Walmart, Walmart Foundation give $8 million to Arkansas Children’s Hospital Northwest

by Kim Souza (ksouza@talkbusiness.net) 185 views 

The $8 million Wal-Mart gift reveal to Arkansas Children's Hospital Northwest was made by children.

Walmart and the Walmart Foundation are giving $8 million to Arkansas Children’s Northwest for the $160 million hospital under construction in Springdale near Arvest Ballpark. The announcement was held Monday (May 9) at the ballpark.

Arkansas Children’s Hospital CEO Marcy Doderer said the gift is the largest contribution Walmart has ever made toward any hospital affiliated with the Children’s Miracle Network. She said for 33 years Walmart and its foundation have supported fundraising campaigns at Arkansas Children’s Hospital, raising more than $1 million annually.

“We are proud to be investing in the health and wellness of (200,000) children in Northwest Arkansas,” said Kathleen McLaughlin, chief sustainability officer at Walmart and president of the Walmart Foundation. “Walmart is committed to strengthening the local communities in which we operate and having a children’s hospital in the region is a huge step forward.”

The Arkansas Children’s Hospital Northwest facility is estimated to have 233,613 square feet, and sit on 37 acres. The facility is expected to have 24 inpatient beds, 30 emergency department rooms, five operating rooms, and 30 clinic rooms.

She said Walmart continues to invest in access to quality healthcare in 10,000 markets around the world but the company has also made it a priority in its home base. ACH already serves 50,000 area children through its Lowell Clinic, but this new facility will bring virtually every specialization offered at the hospital’s home campus in Little Rock much closer for many families.

(from left) Kathleen McLaughlin, president of the Walmart Foundation and sustainability for Walmart, and Marcy Doderer, CEO of Arkansas Children's Hospital, talk prior to the $8 million gift reveal on Monday (May 10) in Springdale.
(from left) Kathleen McLaughlin, president of the Walmart Foundation and sustainability for Walmart, and Marcy Doderer, CEO of Arkansas Children’s Hospital, talk prior to the $8 million gift reveal on Monday (May 10) in Springdale.

“In our talking with the Walmart Foundation about the needs for the Northwest Arkansas facility it became evident that this gift would be one way Walmart could see those funds put to use in its home region. We are delighted with this gift,” Doderer told Talk Business & Politics. “From the land gift by the George family and now this Walmart gift it’s clear that Northwest Arkansas is behind this project.”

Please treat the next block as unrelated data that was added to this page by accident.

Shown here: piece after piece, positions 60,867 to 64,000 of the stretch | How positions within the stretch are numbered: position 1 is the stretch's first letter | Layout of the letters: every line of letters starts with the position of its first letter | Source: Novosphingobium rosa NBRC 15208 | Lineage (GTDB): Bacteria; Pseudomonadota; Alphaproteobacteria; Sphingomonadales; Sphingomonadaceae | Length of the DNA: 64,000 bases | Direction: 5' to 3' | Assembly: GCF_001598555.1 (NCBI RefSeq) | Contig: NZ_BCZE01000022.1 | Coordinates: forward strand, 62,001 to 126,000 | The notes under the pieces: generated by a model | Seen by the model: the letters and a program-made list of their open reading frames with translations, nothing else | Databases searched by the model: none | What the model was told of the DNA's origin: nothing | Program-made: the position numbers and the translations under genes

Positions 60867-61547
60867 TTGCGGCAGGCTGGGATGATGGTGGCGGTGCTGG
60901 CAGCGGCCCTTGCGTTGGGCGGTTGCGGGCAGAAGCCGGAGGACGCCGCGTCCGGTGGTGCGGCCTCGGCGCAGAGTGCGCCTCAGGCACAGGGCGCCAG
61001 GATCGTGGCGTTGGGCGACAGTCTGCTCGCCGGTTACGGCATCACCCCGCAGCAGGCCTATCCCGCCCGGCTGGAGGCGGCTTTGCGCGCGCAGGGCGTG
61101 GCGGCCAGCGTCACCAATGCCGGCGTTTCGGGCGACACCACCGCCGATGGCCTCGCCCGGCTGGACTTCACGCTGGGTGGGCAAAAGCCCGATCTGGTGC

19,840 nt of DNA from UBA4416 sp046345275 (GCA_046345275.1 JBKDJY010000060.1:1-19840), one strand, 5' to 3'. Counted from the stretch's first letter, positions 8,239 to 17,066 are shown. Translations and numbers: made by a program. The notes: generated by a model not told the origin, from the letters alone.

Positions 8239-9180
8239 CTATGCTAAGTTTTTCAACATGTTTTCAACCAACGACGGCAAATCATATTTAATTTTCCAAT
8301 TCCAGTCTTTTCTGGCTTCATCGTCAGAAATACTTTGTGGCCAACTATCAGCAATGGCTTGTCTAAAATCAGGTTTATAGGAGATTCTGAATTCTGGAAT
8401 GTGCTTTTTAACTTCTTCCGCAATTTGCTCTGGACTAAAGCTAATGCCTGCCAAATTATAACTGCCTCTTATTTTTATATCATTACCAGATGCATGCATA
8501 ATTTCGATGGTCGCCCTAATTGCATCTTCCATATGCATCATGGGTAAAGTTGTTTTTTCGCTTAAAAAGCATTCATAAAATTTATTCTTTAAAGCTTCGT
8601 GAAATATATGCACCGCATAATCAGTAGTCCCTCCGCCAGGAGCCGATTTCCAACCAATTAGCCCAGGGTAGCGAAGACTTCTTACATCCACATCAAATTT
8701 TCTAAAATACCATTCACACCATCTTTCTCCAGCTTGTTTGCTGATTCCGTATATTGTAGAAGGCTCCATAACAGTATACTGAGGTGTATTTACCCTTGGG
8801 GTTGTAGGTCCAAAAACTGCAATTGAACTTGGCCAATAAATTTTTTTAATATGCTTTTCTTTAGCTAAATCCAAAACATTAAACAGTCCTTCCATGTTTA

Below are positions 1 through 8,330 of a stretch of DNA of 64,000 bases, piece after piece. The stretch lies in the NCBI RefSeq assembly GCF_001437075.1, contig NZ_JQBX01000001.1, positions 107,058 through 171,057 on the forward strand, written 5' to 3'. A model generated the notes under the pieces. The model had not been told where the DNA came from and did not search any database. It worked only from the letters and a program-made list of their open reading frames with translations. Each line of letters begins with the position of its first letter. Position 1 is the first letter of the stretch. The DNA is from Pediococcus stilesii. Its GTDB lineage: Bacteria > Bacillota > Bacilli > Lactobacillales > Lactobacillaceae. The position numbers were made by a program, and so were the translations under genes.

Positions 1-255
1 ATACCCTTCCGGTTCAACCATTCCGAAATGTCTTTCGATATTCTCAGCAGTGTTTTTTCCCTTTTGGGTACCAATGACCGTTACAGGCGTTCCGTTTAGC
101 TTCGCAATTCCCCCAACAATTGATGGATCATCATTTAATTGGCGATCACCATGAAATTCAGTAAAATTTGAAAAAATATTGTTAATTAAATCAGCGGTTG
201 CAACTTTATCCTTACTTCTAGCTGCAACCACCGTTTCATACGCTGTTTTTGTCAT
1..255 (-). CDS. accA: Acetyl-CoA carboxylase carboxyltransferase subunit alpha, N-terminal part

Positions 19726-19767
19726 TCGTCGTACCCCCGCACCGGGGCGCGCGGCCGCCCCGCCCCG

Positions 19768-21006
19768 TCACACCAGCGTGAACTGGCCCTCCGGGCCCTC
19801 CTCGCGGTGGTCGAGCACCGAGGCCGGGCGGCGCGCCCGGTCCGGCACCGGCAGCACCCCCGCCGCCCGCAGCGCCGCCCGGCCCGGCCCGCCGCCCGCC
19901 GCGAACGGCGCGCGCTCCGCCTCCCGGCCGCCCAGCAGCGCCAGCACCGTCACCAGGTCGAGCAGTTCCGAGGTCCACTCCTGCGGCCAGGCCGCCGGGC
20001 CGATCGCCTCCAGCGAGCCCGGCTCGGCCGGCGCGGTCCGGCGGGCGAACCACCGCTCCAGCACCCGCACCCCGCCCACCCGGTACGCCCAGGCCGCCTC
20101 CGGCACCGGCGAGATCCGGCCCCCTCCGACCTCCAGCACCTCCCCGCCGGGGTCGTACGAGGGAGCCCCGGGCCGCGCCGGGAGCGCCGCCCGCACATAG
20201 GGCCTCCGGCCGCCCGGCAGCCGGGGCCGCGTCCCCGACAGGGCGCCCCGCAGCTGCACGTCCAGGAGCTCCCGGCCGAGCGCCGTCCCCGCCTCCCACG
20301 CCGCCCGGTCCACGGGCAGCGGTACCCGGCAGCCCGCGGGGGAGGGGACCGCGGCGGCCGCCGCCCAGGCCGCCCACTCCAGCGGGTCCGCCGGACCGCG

The Springdale Facilities Board recently obtained city approval to issue $85 million in revenue bonds on behalf of the ACH which will go toward the project.

Officials were clear that Monday’s (May 10) announcement was not a campaign kickoff but merely a celebration of Walmart’s continued support of the institution.

Arkansas Children’s Northwest has a $167 million construction, technology and equipment budget. The operational budget is $260.7 million, and over five years the total investment will be $427.7 million. Trisha Montague, the administrator chosen to lead the Northwest Arkansas hospital, said there will be an official campaign kickoff in the coming weeks.

Hospital officials also said its foundation is meeting with Northwest Arkansas families and corporations to assess their participation levels.

Montague said dirt work is underway at the Springdale site and some of the plans are still being formalized but the hospital is expected to open in January 2018. She and Chief Medical Officer Dr. Jay Deshpande said they are also engaged in physician recruitment for the Northwest facility, and that is expected to take more than a year to complete. The specialty areas include pediatric oncology, pediatric anesthesiology, general surgery, gastrointestinal, and endocrinology

Kirk Dupps, a retired Walmart executive, has a grandson who at age three was diagnosed with leukemia. The child was treated and cured at ACH in Little Rock. As someone who used to try and recruit retail executives to Northwest Arkansas in the 1980s, he said it was a hard sale.

“Today it’s not that way any longer. This region has all the cultural amenities a family could want, entertainment, quality of life, education, diversity, strong employment sector, but there is one missing piece to this utopia and that’s critical and specialty health care for our children.” Dupps said. “Arkansas Children’s Northwest is the missing piece and we are plugging that in.”

Doderer said the hospital’s mission statement in Northwest Arkansas is “Better Today, Healthier Tomorrow.” She said the hospital seeks to address the immediate needs of critically ill children so they can become better today, but that’s not where it stops. She said they second part of the mission is to make sure these children have healthier lives as they grow up.

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